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News

PLAY REVIEW: 'Family Furniture' — last weekend to see at Ojai Art Center Saturday at 7:30 p.m. and Sunday at 2 p.m.

web 7 2 Family furniture TOM MOORE Benjamin KiSea in Heated Discussion 200dpi P1460155 rot crPhoto by Tom Moore

Nick (Benjamin Wilson) and Peggy (KiSea Katikka) perform in Ojai Art Center Theater’s “Family Furniture.”

Last weekend to catch this play:

“Family Furniture” will be performed on Saturday, July 17, at 7:30 p.m. and Sunday, July 18, at 2 p.m.

Tickets: General $20, Art Center members and seniors, $18

For reservations, call 805-640-8797.

By Vivien Latham, Special to the Ojai Valley News

In one scene of Ojai Art Center Theater’s latest live play, “Family Furniture,” as Claire and son Nick clean up porch furniture, Nick wonders aloud why his parents don’t just buy new furniture. Claire replies, “There’s something resonant about using old family things.” 

In playwright A.R. Gurney’s look at family life in Buffalo, he examines the older generation’s desire to keep things the way they are versus the younger generation’s aim to try new things. The play deals with infidelity, bigotry, anti-Semitism, and an unplanned pregnancy. The family struggles trying to keep things as “normal” as possible, something that upper class WASP families in the button-down ’50s felt was necessary.

Set in 1952, the play revolves around a family enjoying summer in their home near Lake Erie. As the play starts, there are already cracks in their supposedly secure family life. Russell (Buddy Wilds) is concerned about his wife, who has gone to New York City for a short trip. She isn’t at her hotel and he has no idea where she is — or what she is up to. Nick (Benjamin Wilson) is suspicious about his mother’s friendship with a neighbor. Is it friendship or something more? 

Russell also expresses concern about Nick’s girlfriend, Betsy (she’s Jewish), and his daughter Peggy’s boyfriend, Marco (unseen), who is Italian-American. To his consternation, Peggy (Kisea Katikka), who is attending Vassar, is considering marrying Marco. Russell compares marriage to opera, insisting that couples are happier when they come from similar cultural backgrounds.

If there is a protagonist in the play, it’s Nick, who is upset about his mother’s alleged affair with a longtime friend.

Peggy doesn’t believe his accusations. She has more important things on her mind. She hasn’t decided whether or not to marry Marco or pursue a relationship with a man she met on her European trip, a man who is a rich WASP, and therefore acceptable to her father. 

Will Deaux’s set is like a black box. There is a black drop upstage, with two large windows, draped with white curtains. The furniture is simple: two white benches, a matching white stool, and two black boxes. At the start of the play, they are positioned like an odd-looking sculpture. The actors move the furniture pieces from scene to scene to indicate the living room, the porch, and family sailboat. 

Wilds and Katikka either have experience sailing or have been taught by an expert; their mime of using the ropes and sails whilst ducking the boom is precise.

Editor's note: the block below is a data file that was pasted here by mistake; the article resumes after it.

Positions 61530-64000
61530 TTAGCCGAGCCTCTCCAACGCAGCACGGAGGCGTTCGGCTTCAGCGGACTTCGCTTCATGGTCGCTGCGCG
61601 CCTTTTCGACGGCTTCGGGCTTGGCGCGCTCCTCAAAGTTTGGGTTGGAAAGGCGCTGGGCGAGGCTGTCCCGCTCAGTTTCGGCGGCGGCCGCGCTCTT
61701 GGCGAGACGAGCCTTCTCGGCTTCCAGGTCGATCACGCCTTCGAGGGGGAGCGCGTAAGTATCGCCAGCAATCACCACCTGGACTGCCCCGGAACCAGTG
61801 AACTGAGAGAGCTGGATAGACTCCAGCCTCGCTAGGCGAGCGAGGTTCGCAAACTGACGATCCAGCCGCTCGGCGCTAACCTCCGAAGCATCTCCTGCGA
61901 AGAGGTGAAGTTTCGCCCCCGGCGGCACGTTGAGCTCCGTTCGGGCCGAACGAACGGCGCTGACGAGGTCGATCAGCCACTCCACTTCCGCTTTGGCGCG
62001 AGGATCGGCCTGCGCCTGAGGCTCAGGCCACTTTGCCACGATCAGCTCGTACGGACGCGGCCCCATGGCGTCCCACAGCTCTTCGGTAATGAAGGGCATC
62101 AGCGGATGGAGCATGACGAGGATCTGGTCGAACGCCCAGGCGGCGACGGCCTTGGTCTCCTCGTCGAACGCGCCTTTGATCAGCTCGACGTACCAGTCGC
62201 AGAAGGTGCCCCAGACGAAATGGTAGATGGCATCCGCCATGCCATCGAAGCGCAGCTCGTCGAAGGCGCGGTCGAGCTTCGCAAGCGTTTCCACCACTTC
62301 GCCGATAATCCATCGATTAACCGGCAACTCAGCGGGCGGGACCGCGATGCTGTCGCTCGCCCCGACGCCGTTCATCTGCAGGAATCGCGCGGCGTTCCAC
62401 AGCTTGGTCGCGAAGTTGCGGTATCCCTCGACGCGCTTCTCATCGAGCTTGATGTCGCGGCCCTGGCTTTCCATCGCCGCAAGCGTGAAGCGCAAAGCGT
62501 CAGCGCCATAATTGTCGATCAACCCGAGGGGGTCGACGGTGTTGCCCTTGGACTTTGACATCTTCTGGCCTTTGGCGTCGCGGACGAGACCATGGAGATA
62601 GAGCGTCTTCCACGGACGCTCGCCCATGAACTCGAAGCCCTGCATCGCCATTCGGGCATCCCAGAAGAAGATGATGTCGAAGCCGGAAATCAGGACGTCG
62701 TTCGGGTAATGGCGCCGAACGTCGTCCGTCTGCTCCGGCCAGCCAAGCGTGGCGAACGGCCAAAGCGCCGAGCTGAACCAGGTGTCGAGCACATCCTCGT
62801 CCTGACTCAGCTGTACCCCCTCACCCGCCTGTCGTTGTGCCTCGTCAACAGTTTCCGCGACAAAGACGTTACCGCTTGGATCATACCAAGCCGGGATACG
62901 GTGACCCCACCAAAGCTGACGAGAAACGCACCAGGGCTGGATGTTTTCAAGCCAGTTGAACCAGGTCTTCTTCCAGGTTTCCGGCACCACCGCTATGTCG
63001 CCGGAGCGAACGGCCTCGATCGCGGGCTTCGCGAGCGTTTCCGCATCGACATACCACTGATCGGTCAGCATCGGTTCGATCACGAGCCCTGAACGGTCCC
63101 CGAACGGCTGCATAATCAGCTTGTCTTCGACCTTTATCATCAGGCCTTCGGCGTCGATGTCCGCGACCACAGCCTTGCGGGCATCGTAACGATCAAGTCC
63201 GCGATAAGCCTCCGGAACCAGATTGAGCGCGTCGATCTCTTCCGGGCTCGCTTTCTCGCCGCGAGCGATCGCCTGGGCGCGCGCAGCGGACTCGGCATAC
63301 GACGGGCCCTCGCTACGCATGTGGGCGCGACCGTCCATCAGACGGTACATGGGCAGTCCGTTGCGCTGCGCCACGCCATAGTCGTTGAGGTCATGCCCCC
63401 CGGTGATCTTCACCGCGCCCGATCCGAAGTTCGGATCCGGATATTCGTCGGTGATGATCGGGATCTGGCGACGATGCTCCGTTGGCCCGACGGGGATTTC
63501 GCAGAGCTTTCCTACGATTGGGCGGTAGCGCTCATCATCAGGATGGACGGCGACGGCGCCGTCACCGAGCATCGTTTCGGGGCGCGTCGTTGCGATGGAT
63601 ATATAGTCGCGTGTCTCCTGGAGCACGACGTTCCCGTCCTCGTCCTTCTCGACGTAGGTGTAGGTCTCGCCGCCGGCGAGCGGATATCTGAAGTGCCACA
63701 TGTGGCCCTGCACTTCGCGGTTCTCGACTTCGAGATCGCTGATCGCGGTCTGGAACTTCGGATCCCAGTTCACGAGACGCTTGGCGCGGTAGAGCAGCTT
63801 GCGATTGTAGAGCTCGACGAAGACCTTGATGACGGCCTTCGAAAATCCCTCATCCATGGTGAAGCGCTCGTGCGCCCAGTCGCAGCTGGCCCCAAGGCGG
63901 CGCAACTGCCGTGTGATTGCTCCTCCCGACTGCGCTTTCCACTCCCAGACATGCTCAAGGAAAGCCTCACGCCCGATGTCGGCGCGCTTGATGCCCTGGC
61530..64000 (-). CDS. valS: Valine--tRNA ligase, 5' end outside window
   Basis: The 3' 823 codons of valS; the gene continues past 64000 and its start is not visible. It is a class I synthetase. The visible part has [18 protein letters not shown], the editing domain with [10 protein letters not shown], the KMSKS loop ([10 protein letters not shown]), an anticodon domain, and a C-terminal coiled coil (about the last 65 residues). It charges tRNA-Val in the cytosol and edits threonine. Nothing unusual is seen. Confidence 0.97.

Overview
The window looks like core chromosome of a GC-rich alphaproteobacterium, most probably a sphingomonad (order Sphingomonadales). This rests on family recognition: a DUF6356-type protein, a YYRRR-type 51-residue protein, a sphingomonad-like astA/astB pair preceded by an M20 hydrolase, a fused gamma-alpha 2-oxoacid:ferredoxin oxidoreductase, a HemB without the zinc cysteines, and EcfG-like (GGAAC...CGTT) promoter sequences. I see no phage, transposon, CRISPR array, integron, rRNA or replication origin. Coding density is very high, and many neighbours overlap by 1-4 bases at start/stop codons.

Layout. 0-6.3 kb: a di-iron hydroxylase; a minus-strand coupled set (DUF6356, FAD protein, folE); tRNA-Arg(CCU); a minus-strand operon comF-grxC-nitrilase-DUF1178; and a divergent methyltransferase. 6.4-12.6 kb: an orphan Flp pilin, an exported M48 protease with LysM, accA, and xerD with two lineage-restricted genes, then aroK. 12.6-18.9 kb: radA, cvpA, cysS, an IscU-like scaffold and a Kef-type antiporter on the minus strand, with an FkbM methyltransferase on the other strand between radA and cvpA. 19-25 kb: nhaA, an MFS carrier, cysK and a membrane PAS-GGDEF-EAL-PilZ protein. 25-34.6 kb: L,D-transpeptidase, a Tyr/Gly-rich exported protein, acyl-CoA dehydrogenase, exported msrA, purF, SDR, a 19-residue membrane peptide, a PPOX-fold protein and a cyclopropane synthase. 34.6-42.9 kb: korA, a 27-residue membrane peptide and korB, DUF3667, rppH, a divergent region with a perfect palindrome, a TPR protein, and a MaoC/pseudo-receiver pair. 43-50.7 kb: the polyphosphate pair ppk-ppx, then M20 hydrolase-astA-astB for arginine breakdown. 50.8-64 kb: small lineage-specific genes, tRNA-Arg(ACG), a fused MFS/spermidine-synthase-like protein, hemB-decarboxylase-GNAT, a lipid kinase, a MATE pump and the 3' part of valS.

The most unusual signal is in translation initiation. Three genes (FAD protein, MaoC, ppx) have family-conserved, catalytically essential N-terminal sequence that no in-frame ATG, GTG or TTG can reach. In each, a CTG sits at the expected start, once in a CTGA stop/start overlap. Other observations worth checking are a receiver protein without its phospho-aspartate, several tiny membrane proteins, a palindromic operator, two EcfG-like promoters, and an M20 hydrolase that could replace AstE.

Director Tom Eubanks’ use of furniture makes the set stark and versatile. Popular music from the ’50s is used to bridge each scene with Sound Designer Steve Grumette’s selection of songs, sometimes to wry, humorous gru.

Sheryl Jo Bedal’s costumes beautifully capture the look and the feel of the early ’50s.

Wilds, a veteran of Ojai ACT, is well-cast as the middle-aged Russell. His tender concern for his children and their futures displays the confusion of a conservative man who senses the cultural changes in ’50s America, but is helpless to stop it. 

His wife is more easygoing about their choices. Ashley Osler sustains a measured calm and cool air throughout the play, only breaking down toward the end when she reveals a painful secret to her son. Most of Katikka’s scenes are with her father and her brother, her frustration and confusion more restrained than her hotheaded and impulsive brother. 

Betsy (Amber Shea Hodge) has good rapport with Nick; her intelligence and reasonable attitude are a nice contrast to her troubled and impulsive boyfriend. It’s a shame that the playwright didn’t give her more to do.

If there is a fault in the production, it isn’t that of the director or the cast, but of playwright Gurney.

There is no definite resolution here — and perhaps that is the point. Life goes on, families struggle to cope with cultural changes they don’t always understand and cannot control. As Russell tells Nick, “I like to think that we can embrae the future without denying the past.”

The fact that “Family Furniture” is one of the first plays Ojai ACT staged after COVID-19 forced Americans to adapt to a new “norm” is a bold choice. Whether or not that was Eubanks’ intention, the play’s characters reflect the changes in 2020 and 2021, as Americans discuss and argue cultural and political issues that divide and unify us. In that sense, repairing old furniture can be seen as a choice to embrace the past, and the safety and security it represents. 

“Family Furniture” is also Eubanks’ final production at Ojai ACT as a director. 

A veteran director, playwright and actor in Ojai for decades, Eubanks shares his love for theater and Ojai ACT as his second home. His selection of Gurney’s play reflects his similar love for families: “Family is everything. Through shifts of events, families are held by taproots, even as the other roots sprout laterally to find new ground.” 

Those of us who know and have worked with Tom are saddened to see him go, and wish him well as he puts down roots in new ground. We know his future projects will be just as relevant, and as profound as the works he staged here, and at other Ventura County theaters. We will miss him.

 

 

 

 

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